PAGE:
On the aggregate level, British political elites (66.7%) are more prone than the general public (51%) to accept a new UK-EU free trade agreement that allows citizens coming from EU member states to live and work in the UK.
UK voters are being told they have a unique opportunity to choose self-government. But it is irresponsible of politicians to claim that self-government automatically produces a better socio-economic order.
With only a few days to go before the referendum on EU membership. the future of the United Kingdom is shrouded in uncertainty. Two rival, if interconnected, projects of disunion loom large: Euroscepticism and Scottish nationalism. Both are electorally seductive because they put forward a readily understandable solution – self-government – to the socio-economic problems that most worry voters. Eurosceptics promote “Brexit” from the EU by claiming it will make Britain wealthier and more able to control immigration. Conversely, the Scottish National Party paints rule from Westminster as the obstacle to a more just and successful economic order. But the British public should ignore these siren calls, which in reality offer only policy contradictions.
The major funders of the campaign to leave the EU are neoliberal financiers, such as Aaron Banks and Peter Cruddas, whose utopia is an Atlantic Singapore. They envision a trading state where businesses are free to operate globally, unfettered by Brussels’ regulatory zeal. This image is all the more persuasive against the backdrop of five years of sovereign debt crisis in the Euro-zone. The EU response has been to double down with the kind of macro-economic integration that is anathema to UK voters. But thanks to its formal opt-out from the single currency the UK has no obligation to participate in these developments.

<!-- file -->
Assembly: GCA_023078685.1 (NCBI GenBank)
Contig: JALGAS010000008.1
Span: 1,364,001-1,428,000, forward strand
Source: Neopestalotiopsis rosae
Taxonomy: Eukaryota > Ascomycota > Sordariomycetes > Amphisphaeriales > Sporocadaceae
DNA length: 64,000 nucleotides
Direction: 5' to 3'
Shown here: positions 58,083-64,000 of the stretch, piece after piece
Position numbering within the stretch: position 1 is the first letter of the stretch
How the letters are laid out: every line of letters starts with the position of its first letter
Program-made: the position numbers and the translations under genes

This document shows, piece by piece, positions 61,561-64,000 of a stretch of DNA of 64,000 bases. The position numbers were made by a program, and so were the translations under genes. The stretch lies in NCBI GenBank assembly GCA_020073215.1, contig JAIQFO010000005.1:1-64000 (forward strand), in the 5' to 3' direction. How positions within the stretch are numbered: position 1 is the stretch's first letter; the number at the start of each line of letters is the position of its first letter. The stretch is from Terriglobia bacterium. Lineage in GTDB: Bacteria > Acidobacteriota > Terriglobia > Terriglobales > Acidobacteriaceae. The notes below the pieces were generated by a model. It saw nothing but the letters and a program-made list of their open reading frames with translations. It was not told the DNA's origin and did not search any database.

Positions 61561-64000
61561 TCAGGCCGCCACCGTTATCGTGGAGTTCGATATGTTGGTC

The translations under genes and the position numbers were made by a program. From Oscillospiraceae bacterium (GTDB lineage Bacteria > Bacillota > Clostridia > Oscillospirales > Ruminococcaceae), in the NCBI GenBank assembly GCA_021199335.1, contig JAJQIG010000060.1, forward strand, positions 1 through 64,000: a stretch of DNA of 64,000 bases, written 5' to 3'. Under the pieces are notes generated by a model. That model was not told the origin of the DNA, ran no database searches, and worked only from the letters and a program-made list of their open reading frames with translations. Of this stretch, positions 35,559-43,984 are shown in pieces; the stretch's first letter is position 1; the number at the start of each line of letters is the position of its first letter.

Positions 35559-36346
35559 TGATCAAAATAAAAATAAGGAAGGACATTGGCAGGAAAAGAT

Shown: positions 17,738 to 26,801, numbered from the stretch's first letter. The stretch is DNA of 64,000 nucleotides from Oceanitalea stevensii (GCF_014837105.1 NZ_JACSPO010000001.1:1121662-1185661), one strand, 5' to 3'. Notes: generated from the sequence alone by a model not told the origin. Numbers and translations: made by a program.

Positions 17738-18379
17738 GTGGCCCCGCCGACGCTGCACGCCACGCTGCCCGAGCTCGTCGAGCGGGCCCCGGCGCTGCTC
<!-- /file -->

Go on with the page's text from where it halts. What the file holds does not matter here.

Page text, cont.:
Voters seeking to control immigration by choosing Brexit are thus set to be duped. Outside the EU, the UK in theory has more levers to control immigration. In practice, neoliberal interests will ensure a very different migration agenda is pursued.
More important, within the single market – which absorbs half of British trade – the UK is free to have a light touch approach in key areas such as product market regulation or contract law. Neoliberal Eurosceptics somehow imagine it is possible to get a better deal outside the EU club. They expect single market access can be combined with unilaterally lower health and safety or environmental rules (a major trade advantage) and preferential trade deals with other major economies. Conveniently ignoring the fact that the EU, the world’s biggest economic bloc, is better equipped to obtain trade concessions, Brexit functions in the Eurosceptic imagination as the philosopher’s stone for a globalized age.
Free-market champions of EU withdrawal find common cause with the anti-immigration Euroscepticism of the United Kingdom Independence Party. UKIP won nearly 4 million votes in the 2015 General Election by making the EU synonymous with costly, uncontrolled migration. Yet theirs is a contradictory coalition as UKIP’s goal is less market openness, at least when it comes to free movement of workers.